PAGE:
After a storm or other weather event, you may also have to deal with emergency restoration companies.  These companies will come to your house soon after the damage occurs and will do the immediate repairs or restoration that may be necessary to protect your home from further damage.  These services usually include the placement of large fans or other equipment to dry out your property, the installation of tarps over your damaged roof, or other similar activities.  Although these services can often be crucial for the protection of your property, always remember that these services are very expensive and that you only have a certain amount of money under your insurance policy limits with which to repair your home.  If large sums of your policy limits are spent on these initial emergency repairs, you run the risk of not having sufficient funds remaining to repair the remainder of your home.  Therefore, it is always important to obtain an agreed upon written estimate of the work prior to the performance of same.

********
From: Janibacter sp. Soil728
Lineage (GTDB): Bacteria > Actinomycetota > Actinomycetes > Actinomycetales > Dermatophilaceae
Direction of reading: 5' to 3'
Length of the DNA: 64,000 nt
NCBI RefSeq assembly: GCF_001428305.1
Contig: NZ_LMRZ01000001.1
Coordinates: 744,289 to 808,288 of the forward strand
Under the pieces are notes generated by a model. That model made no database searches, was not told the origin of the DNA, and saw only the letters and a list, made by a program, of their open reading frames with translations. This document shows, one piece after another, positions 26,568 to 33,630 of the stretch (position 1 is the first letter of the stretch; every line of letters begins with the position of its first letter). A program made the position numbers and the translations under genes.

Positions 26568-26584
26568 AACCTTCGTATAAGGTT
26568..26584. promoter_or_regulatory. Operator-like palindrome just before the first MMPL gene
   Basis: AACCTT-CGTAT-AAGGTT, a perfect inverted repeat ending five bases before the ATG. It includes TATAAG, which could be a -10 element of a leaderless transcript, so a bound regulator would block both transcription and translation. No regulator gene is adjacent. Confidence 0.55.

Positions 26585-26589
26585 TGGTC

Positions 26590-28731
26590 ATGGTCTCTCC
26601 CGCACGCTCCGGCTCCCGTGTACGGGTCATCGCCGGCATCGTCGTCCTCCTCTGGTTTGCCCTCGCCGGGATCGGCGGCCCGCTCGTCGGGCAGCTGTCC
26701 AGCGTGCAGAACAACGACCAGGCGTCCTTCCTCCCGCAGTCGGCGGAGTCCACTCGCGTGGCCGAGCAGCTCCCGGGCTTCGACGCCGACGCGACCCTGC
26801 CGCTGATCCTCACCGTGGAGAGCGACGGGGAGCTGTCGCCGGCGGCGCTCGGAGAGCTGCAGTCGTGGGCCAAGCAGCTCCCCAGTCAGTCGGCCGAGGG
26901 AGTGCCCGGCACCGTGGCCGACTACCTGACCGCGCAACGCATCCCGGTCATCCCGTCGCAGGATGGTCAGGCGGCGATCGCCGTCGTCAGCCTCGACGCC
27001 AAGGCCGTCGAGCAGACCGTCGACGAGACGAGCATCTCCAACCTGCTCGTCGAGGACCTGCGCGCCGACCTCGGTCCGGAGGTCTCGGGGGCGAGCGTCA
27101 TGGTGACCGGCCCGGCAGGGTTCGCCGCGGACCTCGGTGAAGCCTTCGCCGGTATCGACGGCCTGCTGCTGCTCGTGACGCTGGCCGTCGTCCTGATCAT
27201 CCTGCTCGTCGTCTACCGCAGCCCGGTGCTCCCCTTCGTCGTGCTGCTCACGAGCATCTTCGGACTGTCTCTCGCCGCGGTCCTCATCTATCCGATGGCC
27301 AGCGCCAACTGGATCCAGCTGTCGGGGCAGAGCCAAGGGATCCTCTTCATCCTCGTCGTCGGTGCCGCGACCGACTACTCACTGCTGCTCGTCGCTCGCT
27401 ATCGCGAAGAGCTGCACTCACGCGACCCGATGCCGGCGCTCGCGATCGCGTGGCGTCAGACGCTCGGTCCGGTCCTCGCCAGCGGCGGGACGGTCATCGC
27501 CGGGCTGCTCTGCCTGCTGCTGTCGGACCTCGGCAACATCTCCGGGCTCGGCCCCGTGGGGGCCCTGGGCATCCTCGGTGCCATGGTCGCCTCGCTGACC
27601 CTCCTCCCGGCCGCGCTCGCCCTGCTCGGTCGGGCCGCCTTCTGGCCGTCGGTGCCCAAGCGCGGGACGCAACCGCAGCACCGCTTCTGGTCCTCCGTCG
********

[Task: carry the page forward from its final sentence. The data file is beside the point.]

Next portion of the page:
Lastly, it is important to remember the difference between flood insurance and wind insurance.  Your normal policy of property insurance does not cover flood damage – meaning damage caused by “rising water”, but will only cover damage caused by water which was “blown into” your home by wind.  For instance, if your property was damaged by water that had been blown in through a window or a damaged roof, your normal homeowners policy would cover it.  If the damage was caused by water rising from a nearby creek, your homeowner’s policy would not cover the damage.  It is crucial that you understand the coverages available to you prior to authorizing any repair work to your home.  If you authorize a contractor to dry out your home after a flood and then realize that you do not have flood insurance – you will be on the hook to pay the contractor out of your own pocket!

As always, should you have any questions regarding what coverage may be available to you under your insurance policy, please feel free to contact our office and we will do our best to answer any questions you may have regarding your property damage claim.